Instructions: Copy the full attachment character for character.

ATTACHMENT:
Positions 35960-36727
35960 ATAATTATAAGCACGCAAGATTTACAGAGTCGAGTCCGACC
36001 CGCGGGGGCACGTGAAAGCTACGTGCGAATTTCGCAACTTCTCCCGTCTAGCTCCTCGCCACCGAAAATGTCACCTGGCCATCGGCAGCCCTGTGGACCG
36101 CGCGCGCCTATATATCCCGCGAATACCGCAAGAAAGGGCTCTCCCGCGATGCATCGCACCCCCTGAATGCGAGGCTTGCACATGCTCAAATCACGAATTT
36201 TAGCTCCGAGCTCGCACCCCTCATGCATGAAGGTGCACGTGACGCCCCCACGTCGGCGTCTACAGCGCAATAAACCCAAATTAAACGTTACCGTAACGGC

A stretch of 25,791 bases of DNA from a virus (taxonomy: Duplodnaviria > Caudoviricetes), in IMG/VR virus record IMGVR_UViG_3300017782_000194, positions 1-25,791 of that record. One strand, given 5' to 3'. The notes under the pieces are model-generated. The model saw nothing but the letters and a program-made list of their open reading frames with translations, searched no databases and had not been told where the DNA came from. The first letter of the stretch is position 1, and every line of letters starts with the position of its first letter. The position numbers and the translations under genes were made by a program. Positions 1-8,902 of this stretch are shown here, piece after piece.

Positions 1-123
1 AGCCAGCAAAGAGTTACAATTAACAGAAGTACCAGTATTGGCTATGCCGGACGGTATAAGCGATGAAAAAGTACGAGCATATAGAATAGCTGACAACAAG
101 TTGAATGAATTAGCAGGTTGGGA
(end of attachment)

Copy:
Positions 35960-36727
35960 ATAATTATAAGCACGCAAGATTTACAGAGTCGAGTCCGACC
36001 CGCGGGGGCACGTGAAAGCTACGTGCGAATTTCGCAACTTCTCCCGTCTAGCTCCTCGCCACCGAAAATGTCACCTGGCCATCGGCAGCCCTGTGGACCG
36101 CGCGCGCCTATATATCCCGCGAATACCGCAAGAAAGGGCTCTCCCGCGATGCATCGCACCCCCTGAATGCGAGGCTTGCACATGCTCAAATCACGAATTT
36201 TAGCTCCGAGCTCGCACCCCTCATGCATGAAGGTGCACGTGACGCCCCCACGTCGGCGTCTACAGCGCAATAAACCCAAATTAAACGTTACCGTAACGGC

A stretch of 25,791 bases of DNA from a virus (taxonomy: Duplodnaviria > Caudoviricetes), in IMG/VR virus record IMGVR_UViG_3300017782_000194, positions 1-25,791 of that record. One strand, given 5' to 3'. The notes under the pieces are model-generated. The model saw nothing but the letters and a program-made list of their open reading frames with translations, searched no databases and had not been told where the DNA came from. The first letter of the stretch is position 1, and every line of letters starts with the position of its first letter. The position numbers and the translations under genes were made by a program. Positions 1-8,902 of this stretch are shown here, piece after piece.

Positions 1-123
1 AGCCAGCAAAGAGTTACAATTAACAGAAGTACCAGTATTGGCTATGCCGGACGGTATAAGCGATGAAAAAGTACGAGCATATAGAATAGCTGACAACAAG
101 TTGAATGAATTAGCAGGTTGGGA